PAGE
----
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BREAST CANCER: FIGHTING BACK : Search for New, High-Powered Weapons : Growing understanding of the disease and biological approaches under study may eventually lead to preventive solutions as alternative treatments.


Breast cancer is not an invader. It's a traitor.

Your own cells, misled by faulty genes, multiply and spread out of control, eventually crowding out the normal cells you need to stay alive.

Over the past two decades, methods of treating breast cancer have been refined, but the basic approach remains unchanged: surgery to remove the cancer, then X-ray radiation or chemicals to mop up surviving cancer cells. There is still no way of knowing whether you got them all.

"We really haven't gotten very far from slash, burn and poison," says Susan M. Love, director of the Revlon/UCLA Breast Center. "The treatments are still pretty grim. The newer biological approaches are where the answers are."

Researchers are studying antibodies grown in mice and adapted for humans that interfere with the cancer cells' growth cycle. Scientists hope the antibodies will be able to kill a tumor and hunt down stray cancer cells, perhaps eliminating the need for both surgery and follow-up radiation and chemotherapy.

Tamoxifen, a drug used to treat breast cancer since the 1970s, is now being tested as a possible cancer prevention drug in healthy but cancer-prone women. A Vitamin A derivative is also being tested that might increase Tamoxifen's effectiveness.

"My prediction is these trials are going to work, and I think that's fabulous," says Marc Lippman, director of the Lombari Cancer Center at Georgetown University. "And I think there will be better agents out there too."

From 1973 to 1990, the rate of death from breast cancer in the United States varied hardly at all. During that time, about one in every 3,700 women died from the disease each year.

Lately there have been improvements. Deaths were down nearly 5% between 1989 and 1992, probably due to the refinement of standard treatment techniques, researchers say.

"If you optimally treat women today with so-called 'nasty' chemotherapy, fully a quarter of the patients that would have died don't die," Lippman says. "That's not trivial. That's a significant advance.

"If you get lung cancer, you'll die of it. Diagnosis and death are virtually synonymous. But with breast cancer, fewer than 25% die. A long time ago it used to be half."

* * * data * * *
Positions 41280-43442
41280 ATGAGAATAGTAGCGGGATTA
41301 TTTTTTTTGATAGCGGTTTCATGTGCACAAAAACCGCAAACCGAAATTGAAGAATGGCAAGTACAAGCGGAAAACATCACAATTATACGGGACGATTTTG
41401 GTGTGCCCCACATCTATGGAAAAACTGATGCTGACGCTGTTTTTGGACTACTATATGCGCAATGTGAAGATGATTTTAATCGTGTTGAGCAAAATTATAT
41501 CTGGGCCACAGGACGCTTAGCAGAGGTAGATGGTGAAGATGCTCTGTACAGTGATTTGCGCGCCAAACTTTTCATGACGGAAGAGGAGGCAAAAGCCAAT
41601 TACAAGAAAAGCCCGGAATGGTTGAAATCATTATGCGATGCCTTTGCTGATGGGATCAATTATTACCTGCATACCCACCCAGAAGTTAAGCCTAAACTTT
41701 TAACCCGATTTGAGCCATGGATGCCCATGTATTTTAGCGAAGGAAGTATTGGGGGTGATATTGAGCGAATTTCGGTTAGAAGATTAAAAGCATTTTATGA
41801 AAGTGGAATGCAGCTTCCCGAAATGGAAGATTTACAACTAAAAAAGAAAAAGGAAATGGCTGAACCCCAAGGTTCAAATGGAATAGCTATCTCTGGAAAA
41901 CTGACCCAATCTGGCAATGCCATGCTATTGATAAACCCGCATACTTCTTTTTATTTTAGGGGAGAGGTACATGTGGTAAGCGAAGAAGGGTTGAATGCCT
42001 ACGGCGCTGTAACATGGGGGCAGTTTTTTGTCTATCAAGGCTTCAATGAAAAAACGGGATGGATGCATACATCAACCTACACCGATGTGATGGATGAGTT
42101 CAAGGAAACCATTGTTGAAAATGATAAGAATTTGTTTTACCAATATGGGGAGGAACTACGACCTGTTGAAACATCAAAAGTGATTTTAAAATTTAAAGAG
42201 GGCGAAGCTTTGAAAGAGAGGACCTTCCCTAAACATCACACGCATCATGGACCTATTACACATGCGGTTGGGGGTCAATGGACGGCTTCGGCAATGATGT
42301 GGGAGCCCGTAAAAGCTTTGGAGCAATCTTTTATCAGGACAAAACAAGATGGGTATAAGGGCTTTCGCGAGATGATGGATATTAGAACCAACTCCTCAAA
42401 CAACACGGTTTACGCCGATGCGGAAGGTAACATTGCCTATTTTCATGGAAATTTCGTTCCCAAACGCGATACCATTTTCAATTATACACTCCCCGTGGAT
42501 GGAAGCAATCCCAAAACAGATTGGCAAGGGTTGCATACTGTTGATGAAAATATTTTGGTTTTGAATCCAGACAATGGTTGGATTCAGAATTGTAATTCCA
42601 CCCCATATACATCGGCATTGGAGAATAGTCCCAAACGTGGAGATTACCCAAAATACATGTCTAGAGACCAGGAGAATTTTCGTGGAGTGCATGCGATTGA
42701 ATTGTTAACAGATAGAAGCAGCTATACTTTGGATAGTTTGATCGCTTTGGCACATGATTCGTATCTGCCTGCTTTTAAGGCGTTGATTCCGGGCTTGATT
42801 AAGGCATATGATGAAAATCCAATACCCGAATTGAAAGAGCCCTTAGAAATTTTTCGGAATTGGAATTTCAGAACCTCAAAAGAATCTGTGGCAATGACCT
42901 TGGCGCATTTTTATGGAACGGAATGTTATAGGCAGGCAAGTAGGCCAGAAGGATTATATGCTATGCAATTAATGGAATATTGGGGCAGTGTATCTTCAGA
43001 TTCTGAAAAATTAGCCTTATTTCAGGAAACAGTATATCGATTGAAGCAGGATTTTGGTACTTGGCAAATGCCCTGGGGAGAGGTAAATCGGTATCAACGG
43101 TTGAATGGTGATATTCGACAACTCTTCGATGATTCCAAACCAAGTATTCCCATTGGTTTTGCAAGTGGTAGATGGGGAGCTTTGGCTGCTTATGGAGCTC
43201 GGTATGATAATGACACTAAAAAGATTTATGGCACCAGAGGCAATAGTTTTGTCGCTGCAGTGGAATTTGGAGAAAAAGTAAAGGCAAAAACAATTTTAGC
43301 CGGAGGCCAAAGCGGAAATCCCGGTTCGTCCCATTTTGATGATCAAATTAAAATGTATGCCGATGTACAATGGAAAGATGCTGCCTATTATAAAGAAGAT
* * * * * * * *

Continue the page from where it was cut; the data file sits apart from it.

New and potentially more effective avenues of attack on cancer are coming from recent discoveries of cancer-causing gene defects within human cells. They can be either inherited from parents, developed in response to something in the environment or appear as spontaneous mutations.

Dennis J. Slamon, director of the Revlon/UCLA Women's Cancer Research Program, says research is concentrating on two broad classes of genes, those that promote cell growth and those that suppress it.

There are a large number of these genes, perhaps as many as 100, and they are scattered on different chromosomes. Each gene may have scores of different cancer-promoting defects. While that makes research difficult, it also makes the spread of cancer difficult.

"Probably for almost all cancers, it takes more than one gene alteration. Think about it: If it didn't, if it were easy for cancer to spread, we'd be in big trouble," Slamon says.

Instead, it takes a chain of genetic events over 10, 20, perhaps 30 years for cancer to develop, says Patricia A. Ganz, director of cancer prevention and control research at UCLA's Jonsson Comprehensive Cancer Center.

"If we can find ways to slow that development, we won't have those cancers to treat," she says.

How Cancer Attacks

A human body produces new cells by the billions every day. An elaborate and only partially understood system of chemical signals among cells tells each when more cells are needed and when that's enough.

When you cut your finger, cell reproduction is accelerated to heal the wound, and when it's healed, the signal to stop is issued. But if the stop signal is not issued--or if it is not recognized by some cells--cell division continues. Those extra cells form a tumor.

Not all tumors are cancerous; some are just nuisances. But breast cancer tumors are life-threatening because their defective genes give them the green light to divide at a much faster rate, and the green light never turns red.

They no longer act in concert with normal cells. They are on their own, obeying and replicating their own outlaw genes. They multiply, expand their boundaries and create their own blood vessels for nourishment. Now the normal cells have competition for the body's life-sustaining resources, a contest the normal cells will eventually lose if the cancer goes unchecked.

Typically, breast cancer cells begin growing somewhere in the breast's lobules, where milk is created, or in the ducts, which carry milk to the nipple. It only takes one cancer cell to break through the lobule or duct wall and begin a tumor in the breast's fat and surrounding tissues.

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